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Damm hides the eleventh circuit's decision of "Direct physical loss"



On August 18, 2020, the United States Court of Appeals for the Eleventh Circuit upheld a 2018 court ruling that Sparta Insurance Company did not have to cover a South Florida restaurant for lost revenue and additional costs due to nearby road construction. But in doing so, the Court of Appeals seems to deviate from even its own understanding of "direct physical loss" under the control of Florida law.

In the underlying coverage measure, the insured, Mama Jo & # 39 ;s Inc., which carries in Grove, sought coverage under its "all risk" insurance policy for corporate income losses and incurred additional costs caused by construction dust and debris that migrated into the restaurant.

The district court found that Mama Jo & # 39 ;s did not show the "direct physical loss" or damage required under its insurance. The district court justified that "direct physical loss refers to an actual change of insured property then in a satisfactory condition, caused by an accident or other successful event directly on the property that causes it to be unsatisfactory for future use or requires repairs to be made to do so. " As a result, the district court ruled that direct physical loss did not occur because Mama Jo & # 39 ;s was able to clear the construction dust from its property and not cease its operations.

The Eleventh Circuit upheld the district court's decision regarding whether Mama Jo & # 39 ;s suffered "direct physical loss." In this way, the panel tried to assign meaning to the phrase "direct physical loss" by looking at definitions in the dictionary and previous case law that addressed the component terms of the phrase. By relying on Black & # 39 ;s Law Dictionary, rather than a source that can give a common everyday meaning, the panel decided that a "loss" is "the decrease in the value of something." The panel then relied on Florida's appeal decision to determine the effect of the terms "direct" and "physical" and concluded that these terms change "loss" and require that the damage be real. But the panel never ascertained the usual meaning of these undefined terms. In fact, Florida courts have argued that the simple meaning of "direct physical loss" is broader than losses that damage the structure of covered property and include situations where covered property becomes "uninhabitable" or essentially "unusable." See e.g. Azalea, Ltd. against American States Ins. Co. 656 So. 2d 600 (Fla. 1

st DCA 1995) (to find "direct physical loss or damage" where the release of an unknown substance to a treatment plant caused the plant to be shut down, even if the structure was not visibly altered); Three Palms Pointe, Inc. v. State Farm Fire & Cas. Co. 250 F. Supp. 2d 1357 (M.D. Fla. 2003) (note that direct physical loss includes more than losses that damage the structure of covered property). In fact, even in the immediate act, the district court acknowledged the more expansive meaning of "direct physical loss or injury" even though it ultimately ruled that Mama Jo failed to meet the standard because it never ceased operations due to the construction dust. [19659003] Although the phrase "direct physical loss", when read in accordance with the panel, should only require real reduction in value the panel continued to conclude that Mama Jo must show that its property maintained "an actual change of the insured property "to show" direct physical loss. " But this is completely inconsistent with the panel's own definitions, which only speak for a loss of value, not a physical change of property. Thus, the eleventh circuit decision in Mama Jo & # 39 ;s does not seem to follow the court's own reasoning, much less Florida law.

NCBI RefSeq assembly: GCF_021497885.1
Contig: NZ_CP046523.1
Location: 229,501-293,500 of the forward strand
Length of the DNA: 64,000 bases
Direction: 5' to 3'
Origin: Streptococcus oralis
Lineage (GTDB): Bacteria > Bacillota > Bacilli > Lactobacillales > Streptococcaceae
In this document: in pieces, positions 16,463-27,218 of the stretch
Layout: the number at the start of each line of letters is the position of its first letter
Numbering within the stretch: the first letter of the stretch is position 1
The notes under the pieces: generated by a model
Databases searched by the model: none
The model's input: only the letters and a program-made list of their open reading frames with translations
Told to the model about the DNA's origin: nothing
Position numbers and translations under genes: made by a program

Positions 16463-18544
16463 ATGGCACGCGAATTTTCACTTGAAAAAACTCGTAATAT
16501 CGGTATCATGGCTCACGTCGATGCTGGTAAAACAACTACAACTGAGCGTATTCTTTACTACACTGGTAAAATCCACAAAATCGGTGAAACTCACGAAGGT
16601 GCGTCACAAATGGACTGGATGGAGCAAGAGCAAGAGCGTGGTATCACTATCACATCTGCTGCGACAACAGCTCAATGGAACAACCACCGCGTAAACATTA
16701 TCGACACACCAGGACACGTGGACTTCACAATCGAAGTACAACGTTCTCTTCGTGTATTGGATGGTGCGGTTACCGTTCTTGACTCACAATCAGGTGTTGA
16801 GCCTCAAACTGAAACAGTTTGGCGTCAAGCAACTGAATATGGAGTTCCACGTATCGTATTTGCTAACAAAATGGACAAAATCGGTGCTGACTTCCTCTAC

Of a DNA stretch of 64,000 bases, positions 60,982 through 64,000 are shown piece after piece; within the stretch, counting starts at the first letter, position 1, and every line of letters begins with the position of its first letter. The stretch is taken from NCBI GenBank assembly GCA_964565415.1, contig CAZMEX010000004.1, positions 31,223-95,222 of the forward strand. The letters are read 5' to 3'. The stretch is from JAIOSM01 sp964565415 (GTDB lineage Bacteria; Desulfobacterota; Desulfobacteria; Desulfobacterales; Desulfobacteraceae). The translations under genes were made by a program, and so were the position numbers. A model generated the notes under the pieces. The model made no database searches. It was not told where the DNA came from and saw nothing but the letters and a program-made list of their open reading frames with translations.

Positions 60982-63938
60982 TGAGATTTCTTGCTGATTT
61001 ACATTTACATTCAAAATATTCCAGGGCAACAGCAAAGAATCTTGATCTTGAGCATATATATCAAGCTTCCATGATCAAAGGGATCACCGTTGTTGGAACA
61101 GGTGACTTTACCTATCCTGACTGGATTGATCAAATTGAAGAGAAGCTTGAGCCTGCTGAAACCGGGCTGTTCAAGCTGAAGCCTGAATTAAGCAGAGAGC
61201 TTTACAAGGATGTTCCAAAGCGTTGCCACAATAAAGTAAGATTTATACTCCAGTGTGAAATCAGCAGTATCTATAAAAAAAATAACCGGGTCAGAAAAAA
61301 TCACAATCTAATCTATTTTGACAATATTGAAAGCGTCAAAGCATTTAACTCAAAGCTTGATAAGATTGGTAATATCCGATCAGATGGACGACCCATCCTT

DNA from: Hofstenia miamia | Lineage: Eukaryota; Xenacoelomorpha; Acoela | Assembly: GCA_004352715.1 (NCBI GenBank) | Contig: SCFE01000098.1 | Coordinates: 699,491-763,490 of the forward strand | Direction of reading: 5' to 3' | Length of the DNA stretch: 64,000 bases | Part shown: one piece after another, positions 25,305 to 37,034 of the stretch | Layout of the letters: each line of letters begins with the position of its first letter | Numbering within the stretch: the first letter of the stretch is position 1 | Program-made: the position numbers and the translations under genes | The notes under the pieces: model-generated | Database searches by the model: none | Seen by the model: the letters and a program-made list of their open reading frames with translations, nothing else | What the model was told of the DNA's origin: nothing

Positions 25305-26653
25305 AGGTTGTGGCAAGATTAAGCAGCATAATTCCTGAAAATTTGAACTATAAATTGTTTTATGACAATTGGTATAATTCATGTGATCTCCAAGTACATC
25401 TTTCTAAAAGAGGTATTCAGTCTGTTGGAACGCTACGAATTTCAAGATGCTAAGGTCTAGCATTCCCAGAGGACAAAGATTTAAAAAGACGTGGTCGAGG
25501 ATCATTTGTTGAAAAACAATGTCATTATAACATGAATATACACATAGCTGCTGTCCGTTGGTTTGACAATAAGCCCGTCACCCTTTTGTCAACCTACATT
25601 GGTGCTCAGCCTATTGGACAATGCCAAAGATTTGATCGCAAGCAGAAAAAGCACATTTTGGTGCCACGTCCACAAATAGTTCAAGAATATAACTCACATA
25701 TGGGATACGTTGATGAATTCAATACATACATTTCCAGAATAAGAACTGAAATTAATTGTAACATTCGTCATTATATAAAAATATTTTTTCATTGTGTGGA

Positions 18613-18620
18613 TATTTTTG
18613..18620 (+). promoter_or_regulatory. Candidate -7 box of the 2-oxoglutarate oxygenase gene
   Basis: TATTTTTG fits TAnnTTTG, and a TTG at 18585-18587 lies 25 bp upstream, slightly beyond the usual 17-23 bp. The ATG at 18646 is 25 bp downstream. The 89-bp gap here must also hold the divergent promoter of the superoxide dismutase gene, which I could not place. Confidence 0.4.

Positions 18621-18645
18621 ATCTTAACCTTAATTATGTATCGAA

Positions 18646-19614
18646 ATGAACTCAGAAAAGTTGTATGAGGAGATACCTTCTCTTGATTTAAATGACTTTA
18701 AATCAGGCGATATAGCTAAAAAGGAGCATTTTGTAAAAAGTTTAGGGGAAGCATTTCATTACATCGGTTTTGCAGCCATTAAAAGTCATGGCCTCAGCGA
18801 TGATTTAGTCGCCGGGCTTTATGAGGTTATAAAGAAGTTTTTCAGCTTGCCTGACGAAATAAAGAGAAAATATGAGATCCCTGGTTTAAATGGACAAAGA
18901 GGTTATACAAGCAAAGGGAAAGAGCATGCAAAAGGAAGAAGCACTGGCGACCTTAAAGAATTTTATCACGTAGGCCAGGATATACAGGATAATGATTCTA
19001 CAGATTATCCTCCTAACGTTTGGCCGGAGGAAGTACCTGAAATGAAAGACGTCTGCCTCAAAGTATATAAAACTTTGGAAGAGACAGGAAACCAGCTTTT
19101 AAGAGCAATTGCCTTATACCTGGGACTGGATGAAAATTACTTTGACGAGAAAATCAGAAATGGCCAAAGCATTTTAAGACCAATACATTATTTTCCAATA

Furthermore Mama Jo & # 39 ;s focuses on a specific set of facts where the insured claimed that the cause of the loss was construction dust that could be easily cleaned from the property. These allegations are not parallel to the well-equipped COVID-19 claims, which specifically eliminate the challenges of detecting, removing, or preventing exposure to COVID-19. Unlike dust, which can be easily detected visually, COVID-19 cannot be seen with the naked eye, and there are no known ways to test property (unlike humans) to determine if the virus is present. In fact, it is clear that COVID-19 is present in almost every property due to the pandemic. Partly because of these significant differences between dust and COVID-19, Mama Jo & # 39 ;s did not contain any accusations similar to those in well-preserved COVID-19 cases about the lack of easily accessible property tests. In fact, one of the key issues in Mama Jo & # 39 ;s the experienced experts apparently concerned erroneous decisions not to test the affected property to determine definitively whether the dust really resulted from the previous road work. Finally, unlike Mama Jo & # 39 ;s who continued to operate without interruption or disruption despite the building dust, COVID-19 and the resulting civilian authority decision forced thousands of insureds to close their doors and thus deprive the insured their intended use and render the properties substantially unusable.

Despite the clear differences between the dust in Mama Jo & # 39 ;s and the current COVID-19 pandemic, is Mama Jo & # 39 ;s decision that is likely to be praised of the insurance companies as a "gain" in support of the insurance industry's ongoing refusal to cover income losses from COVID-19. As the differences discussed above make clear, however, Mama Jo & # 39; s should be limited to its facts and even then approached with caution and skepticism given its obvious internal inconsistencies and its open failure to compose Florida law. . [19659008]
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